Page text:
The Third Commandment: Reverence For God

The third commandment—thou shalt not take the name of the LORD thy God in vain (Exodus 20:3) — essentially teaches reverence for  God. Implied in the commandment is a relationship between the Lawgiver and the recipients. In the words “the name of the LORD thy God”, God identifies himself as the God of the Jews. And the Jews, God, their God. If we identify God as our God, Father, King and Deliverer, then we must, as the text says, not take his name in vain.

“To take the name of the LORD” therefore means to identify with God as our personal God and reverence his name. This is akin to a child taking up the name of the father. It is an identification of a familial relationship. In that same sense, when we take the name of the LORD we identify with God as Father. Thus any deed which brings disrepute to the name of God is his name taken in vain.

The purpot of this commandment is, that the majesty of the name of God is to be held sacred. In sum, therefore, it means that we must not profane it.¹

In the Lord’s prayer, Jesus taught reverence for the name of the LORD in prayer: “Pray then like this: “Our Father in heaven, hallowed be your name” (Matthew 6:9). Reverencing the name of God also means not using it profanly; in coarse jokes and vulgarity. Those who call on the name of the Lord must be people whose words are seasoned with grace  and not profanity (Colossians 4:6).

Using the Lord’s name in a frivolous way would certainly include using “God” or “Jesus” as curse words. Granted, modern cursing is somewhat different from Old Testament cursing, which was more like deliberate blasphemy than a bad habit. But, still, it says something about our attitude toward God if we can speak his name so lightly and carelessly.²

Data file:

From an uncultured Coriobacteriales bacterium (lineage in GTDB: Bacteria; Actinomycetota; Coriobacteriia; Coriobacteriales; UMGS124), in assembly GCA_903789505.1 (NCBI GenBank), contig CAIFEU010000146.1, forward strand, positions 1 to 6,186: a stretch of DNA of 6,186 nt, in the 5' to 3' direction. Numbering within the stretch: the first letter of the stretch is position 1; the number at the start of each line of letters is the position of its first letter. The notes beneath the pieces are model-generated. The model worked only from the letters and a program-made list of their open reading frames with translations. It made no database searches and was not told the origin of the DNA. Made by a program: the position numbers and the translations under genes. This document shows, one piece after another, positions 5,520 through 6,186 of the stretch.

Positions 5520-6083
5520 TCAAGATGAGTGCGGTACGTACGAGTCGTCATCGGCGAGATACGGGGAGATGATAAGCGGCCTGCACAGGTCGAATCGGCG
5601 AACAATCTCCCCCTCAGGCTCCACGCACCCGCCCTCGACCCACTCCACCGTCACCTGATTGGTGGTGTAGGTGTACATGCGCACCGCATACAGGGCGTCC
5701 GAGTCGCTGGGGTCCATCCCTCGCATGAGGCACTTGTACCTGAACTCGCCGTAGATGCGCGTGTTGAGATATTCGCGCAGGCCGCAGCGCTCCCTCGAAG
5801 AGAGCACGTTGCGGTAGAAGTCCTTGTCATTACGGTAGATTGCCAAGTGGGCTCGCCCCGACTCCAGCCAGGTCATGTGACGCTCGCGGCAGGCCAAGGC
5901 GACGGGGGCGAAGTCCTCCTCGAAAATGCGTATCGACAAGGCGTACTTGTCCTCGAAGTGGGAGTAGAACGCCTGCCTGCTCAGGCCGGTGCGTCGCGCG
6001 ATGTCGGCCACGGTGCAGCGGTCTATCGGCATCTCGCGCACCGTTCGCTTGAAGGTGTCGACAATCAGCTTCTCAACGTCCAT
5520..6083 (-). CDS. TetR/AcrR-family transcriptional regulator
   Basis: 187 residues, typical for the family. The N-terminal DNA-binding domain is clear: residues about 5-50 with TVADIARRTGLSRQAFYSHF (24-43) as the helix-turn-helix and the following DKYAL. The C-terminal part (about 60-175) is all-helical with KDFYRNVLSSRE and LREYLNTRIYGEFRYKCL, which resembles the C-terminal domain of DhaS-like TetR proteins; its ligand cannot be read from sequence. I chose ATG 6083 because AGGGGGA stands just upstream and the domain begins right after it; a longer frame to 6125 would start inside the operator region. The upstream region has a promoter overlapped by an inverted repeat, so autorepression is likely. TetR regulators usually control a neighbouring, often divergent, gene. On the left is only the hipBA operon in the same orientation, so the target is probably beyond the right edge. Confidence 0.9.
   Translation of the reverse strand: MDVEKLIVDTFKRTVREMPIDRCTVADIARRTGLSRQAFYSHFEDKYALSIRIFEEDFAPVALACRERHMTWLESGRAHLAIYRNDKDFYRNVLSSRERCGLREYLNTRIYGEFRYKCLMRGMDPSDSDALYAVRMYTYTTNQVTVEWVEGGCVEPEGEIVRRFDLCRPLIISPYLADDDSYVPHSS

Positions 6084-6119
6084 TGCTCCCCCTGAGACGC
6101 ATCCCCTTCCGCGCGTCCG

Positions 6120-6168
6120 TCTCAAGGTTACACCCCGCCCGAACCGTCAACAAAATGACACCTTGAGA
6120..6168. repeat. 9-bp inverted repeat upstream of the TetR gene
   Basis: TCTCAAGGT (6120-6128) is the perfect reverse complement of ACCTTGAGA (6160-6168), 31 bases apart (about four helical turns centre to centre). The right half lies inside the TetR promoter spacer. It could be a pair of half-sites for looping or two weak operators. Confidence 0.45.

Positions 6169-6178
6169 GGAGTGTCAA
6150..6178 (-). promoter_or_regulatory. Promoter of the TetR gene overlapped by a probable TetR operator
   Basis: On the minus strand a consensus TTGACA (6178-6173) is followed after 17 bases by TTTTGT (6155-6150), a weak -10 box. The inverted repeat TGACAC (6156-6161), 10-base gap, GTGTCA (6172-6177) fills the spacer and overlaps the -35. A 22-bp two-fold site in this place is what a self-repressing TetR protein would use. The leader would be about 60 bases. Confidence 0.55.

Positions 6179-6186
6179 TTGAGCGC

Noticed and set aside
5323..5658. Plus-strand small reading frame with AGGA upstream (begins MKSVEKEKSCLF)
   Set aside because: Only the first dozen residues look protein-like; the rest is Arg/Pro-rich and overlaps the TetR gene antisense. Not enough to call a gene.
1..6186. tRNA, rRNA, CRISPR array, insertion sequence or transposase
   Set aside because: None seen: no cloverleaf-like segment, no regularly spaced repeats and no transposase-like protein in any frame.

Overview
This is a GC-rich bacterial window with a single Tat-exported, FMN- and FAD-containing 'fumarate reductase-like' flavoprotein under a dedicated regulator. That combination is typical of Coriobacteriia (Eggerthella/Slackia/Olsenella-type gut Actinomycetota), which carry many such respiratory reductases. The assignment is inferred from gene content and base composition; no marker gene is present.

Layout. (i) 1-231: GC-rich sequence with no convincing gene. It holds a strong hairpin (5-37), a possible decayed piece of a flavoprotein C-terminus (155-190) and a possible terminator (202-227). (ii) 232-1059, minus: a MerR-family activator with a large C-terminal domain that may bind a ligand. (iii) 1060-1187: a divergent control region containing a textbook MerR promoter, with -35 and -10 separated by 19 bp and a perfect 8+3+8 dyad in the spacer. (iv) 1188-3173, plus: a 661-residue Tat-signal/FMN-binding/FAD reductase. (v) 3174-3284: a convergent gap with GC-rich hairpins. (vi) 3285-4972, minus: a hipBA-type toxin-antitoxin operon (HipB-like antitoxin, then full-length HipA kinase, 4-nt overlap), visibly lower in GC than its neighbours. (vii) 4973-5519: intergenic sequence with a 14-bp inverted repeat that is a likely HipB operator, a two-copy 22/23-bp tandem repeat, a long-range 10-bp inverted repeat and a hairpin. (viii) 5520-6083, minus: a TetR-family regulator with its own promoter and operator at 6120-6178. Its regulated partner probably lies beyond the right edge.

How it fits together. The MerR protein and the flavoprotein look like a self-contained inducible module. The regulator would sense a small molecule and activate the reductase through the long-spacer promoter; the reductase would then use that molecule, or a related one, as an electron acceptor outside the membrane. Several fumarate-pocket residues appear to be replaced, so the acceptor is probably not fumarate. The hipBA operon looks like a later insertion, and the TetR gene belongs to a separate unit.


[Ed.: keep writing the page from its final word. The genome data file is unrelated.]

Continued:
We also take the name of the LORD in vain when we renegade from our vows and promises made in the name of the LORD (Lev 19:12; Ecc 5:1-6; Matt 5:33-37).

As believers, our lives must bear witness to the God we serve. There must be consistency in our profession and our conduct. If we live inconsistent lives with our profession, the name of the LORD has been taken in vain for the world will blaspheme our God because of our conduct (Romans 2:24). We must in our conduct uphold the name of the LORD (Matt 5:48;1Pet 1:14-16).

In the third commandment, we see a pronouncement of judgement for taking the name of the Lord in vain: ” for the LORD will not hold him guiltless that taketh his name in vain.” Here is a clear pronouncement of how God takes a vain use of his name. The offender will not be guiltless. Whenever God gives a command, obedience is required and disobedience punished. We are therefore to take the command with all seriousness and live lives pleasing to our Father: “We’re talking about our Creator, our Savior, our Judge, and our King. The God of the universe–the one Who is That He Is—should not have his name tossed out flippantly as an expression of shock, outrage, or anger.”³


  1. John Calvin, Institutes Of The Christian Religion. trans  Henry Beveridge ( Peabody: Massachusetts, Hendrickson Publishers, 2008), 246
  2. Kevin De Young, The 10 commandments: What They Mean, Why They Matter, and Why WE Should Obey Them (Wheaton,Illinois, Crossway, 2018) ebook
  3. De Young, The 10 commandments: What They Mean, Why They Matter, ebook.
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